By Anne Sherman
When an ancestor who was born in the early 19th century was recorded as being deaf-and-dumb* from birth, researchers may not understand how that affected their lives. Some researchers may assume that they would be placed into an asylum, or would live solitary lives, with little contact with the world around them. This is not necessarily the case.
In the 19th century it was difficult to determine if a child was born deaf, with some children not being diagnosed until the age of 2 years when they failed to learn how to speak. In the 1851 census report only those who lacked hearing and speech under the age of 2 years were classed as being truly deaf-and-dumb.
The 1861 census attempted to identify congenital deafness by including the description ‘from birth’ in the infirmities column. This census identified approximately 12 thousand people in England and Wales listed as being deaf-and-dumb from birth, almost 2.5 thousand were born between 1837 and 1846.
Many children may not have been born deaf, but could have become deaf due to childhood infections. Meningitis and Scarlet Fever were believed to account for more than 50% of incidences of deafness in infancy in 1880. Despite this the Alexander Graham Bell, who was part of the Eugenics movement in the late 19th Century, believed that deafness was hereditary, and wanted to prevent deaf people from marrying each other. Research in 1889, however, found that only 2% of deaf and dumb children had two congenitally deaf parents.
From the early 1830’s many deaf institutes, churches and social clubs, were established which provided a social and educational network for the deaf and dumb.
They were initially started for bible study and prayer meetings, but gradually expanded to cater for other social events. By the 1870’s lectures were often translated, parties and outings were popular, and sign language translations of religious services, baptisms, marriages and burials, and on the occasions of sickness, adversity and bereavement, were also available to the deaf community.
Some of the popular activities included art and crafts, amateur dramatic groups which would put on regular performances, Temperance societies, and deaf sports such as football and cricket. In 1891 it was reported that 3,000 deaf people attended the first international deaf football match in Glasgow, Scotland.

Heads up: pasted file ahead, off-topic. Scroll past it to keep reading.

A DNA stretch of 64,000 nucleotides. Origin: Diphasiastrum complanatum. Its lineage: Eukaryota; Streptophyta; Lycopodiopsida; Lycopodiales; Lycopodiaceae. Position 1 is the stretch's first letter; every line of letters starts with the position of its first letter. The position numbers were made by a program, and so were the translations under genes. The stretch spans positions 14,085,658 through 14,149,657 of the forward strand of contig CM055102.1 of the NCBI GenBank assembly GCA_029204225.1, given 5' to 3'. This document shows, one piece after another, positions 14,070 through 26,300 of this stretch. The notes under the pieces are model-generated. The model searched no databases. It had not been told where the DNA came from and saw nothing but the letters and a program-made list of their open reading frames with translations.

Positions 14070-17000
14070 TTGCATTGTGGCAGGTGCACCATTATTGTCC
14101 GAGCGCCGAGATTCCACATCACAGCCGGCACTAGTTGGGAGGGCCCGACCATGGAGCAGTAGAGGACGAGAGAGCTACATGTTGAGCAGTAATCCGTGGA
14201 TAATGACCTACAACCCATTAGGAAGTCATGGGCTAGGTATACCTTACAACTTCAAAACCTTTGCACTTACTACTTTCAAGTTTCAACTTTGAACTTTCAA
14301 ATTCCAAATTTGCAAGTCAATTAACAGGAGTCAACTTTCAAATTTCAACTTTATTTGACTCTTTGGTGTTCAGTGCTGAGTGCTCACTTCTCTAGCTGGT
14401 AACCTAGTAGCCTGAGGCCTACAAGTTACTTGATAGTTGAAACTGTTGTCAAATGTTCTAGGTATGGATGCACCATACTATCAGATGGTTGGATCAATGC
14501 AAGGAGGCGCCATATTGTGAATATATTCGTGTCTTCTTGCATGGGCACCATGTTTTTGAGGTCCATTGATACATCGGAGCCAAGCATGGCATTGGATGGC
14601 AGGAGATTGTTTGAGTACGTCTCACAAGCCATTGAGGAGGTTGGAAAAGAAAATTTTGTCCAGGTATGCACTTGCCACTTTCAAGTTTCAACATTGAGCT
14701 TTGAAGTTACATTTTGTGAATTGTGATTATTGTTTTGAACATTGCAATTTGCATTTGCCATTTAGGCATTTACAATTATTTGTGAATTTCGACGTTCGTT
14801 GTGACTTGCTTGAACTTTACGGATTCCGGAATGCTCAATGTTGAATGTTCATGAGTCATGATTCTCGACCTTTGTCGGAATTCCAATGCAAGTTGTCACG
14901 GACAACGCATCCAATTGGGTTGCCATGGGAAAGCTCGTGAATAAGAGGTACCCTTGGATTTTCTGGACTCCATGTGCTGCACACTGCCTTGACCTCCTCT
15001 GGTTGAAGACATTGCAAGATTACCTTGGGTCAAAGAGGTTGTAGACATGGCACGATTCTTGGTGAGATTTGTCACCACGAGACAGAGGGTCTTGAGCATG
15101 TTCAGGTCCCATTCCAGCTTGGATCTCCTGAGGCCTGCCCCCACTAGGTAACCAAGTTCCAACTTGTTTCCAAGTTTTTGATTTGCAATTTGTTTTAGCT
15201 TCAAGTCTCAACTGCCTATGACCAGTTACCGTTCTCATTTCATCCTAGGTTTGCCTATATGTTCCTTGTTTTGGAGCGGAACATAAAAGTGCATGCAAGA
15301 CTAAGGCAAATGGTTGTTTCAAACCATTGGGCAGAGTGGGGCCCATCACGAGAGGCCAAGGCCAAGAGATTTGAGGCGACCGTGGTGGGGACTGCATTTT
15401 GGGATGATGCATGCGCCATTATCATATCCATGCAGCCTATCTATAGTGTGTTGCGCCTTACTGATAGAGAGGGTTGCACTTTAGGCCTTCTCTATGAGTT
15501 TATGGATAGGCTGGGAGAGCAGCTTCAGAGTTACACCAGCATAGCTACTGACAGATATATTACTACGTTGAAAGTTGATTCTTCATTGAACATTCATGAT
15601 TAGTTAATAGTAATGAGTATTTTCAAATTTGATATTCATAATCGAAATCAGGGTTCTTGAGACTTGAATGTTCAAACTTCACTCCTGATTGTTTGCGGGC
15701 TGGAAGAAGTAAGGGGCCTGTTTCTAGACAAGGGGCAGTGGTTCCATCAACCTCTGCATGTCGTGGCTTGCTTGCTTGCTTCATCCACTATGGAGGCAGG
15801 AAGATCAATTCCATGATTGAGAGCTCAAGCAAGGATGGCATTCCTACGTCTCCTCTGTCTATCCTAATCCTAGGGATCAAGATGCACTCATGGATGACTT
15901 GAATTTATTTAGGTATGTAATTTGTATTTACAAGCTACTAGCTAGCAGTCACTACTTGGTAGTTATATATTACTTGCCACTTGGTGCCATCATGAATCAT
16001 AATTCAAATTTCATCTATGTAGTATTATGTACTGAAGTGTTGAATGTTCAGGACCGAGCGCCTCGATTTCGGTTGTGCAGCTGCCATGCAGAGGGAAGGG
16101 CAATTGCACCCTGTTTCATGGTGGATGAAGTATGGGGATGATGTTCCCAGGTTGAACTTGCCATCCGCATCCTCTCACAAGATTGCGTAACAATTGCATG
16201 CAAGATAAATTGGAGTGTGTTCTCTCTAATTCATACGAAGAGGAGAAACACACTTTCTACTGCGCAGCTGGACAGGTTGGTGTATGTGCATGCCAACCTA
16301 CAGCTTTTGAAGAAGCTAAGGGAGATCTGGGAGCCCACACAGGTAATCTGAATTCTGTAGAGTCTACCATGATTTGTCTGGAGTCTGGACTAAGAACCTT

These groups were often the lifeline of many deaf-and-dumb people, especially those living in isolated rural communities. It was not unknown for people in rural communities to walk many miles to the nearest town and social club.
Finding a suitable spouse may also have presented challenges for the deaf-and-dumb. One man from Newport, East Yorkshire, who described himself as “unfortunately deaf and dumb”, advertised in his local newspaper for a wife, with the added stipulation that she should be “a member of the Methodist connexion.”
The marriage of deaf-and-dumb couples was unusual enough to appear in the newspapers. One article regarding the marriage of a deaf and dumb couple in Ireland was reported in an East Yorkshire newspaper, appears to express surprise that the couple were “intelligent, industrious and prosperous artisans.” This attitude towards the deaf and dumb can be seen in other articles and publications.
Although there are no statistics for the marriage of the deaf-and-dumb in the mid-19th century, my study found that less than one third of these researched in East Yorkshire did marry, and of those, most married someone who was also deaf-and-dumb. The marriage ceremony was similar to the usual service with the exception that the words of the officiating minister and the responses of the couple were interpreted using sign language often by another minister who had the acquired skills.
Little is known about the family life of the deaf but case studies show that very few, if any, lived in the Workhouse or an Institution simply because they were deaf. Most of those living in Deaf Institutions either worked there as teachers or domestic staff, or were residential pupils gaining an education. However the newspapers did not always understand this, as shown in the reports of the murdered Maria Hailstone who, with her deaf-and-dumb husband, lived at the Hull Institute for the Deaf as a housekeeper/matron to the Master and the residential pupils. In reporting the case several out of town newspapers stated that Maria and her husband were inmates of the Institution, rather than employed residents.
Those who married and had children lived in the same type of accommodation as their hearing neighbours, whilst those who remained unmarried or were widowed either lived alone or with family members.
In my dissertation study only 4 out of the 28 individuals researched lived most of their lives with their parents, however in each case, after the death of those parents the ‘child’ either lived alone or was the Head of the family containing siblings (both hearing and deaf), suggesting that living with a parent was a choice rather than a necessity due to their dependency. In fact those who were regarded as being deaf-and-dumb from birth rarely appear as being totally dependent on others. In the case of 44 year old Thomas Goodison, who lived in Hull, East Yorkshire, with his non-deaf parents, the 1891 and 1901 census returns show that his father had no occupation and was dependant on Thomas, despite having seven other non-deaf children.
It is clear that although life was undoubtedly hard for the early Victorian deaf, they lived a useful and independent life within their communities, just as their non-deaf counterparts did.
* Disclaimer: The term ‘deaf-and-dumb’, although not acceptable in today’s society was the accepted description in the Victoria era, along with the term ‘deaf-mute’. Its use in this writing reflects that and does not imply any irreverence or insult to today’s deaf society.
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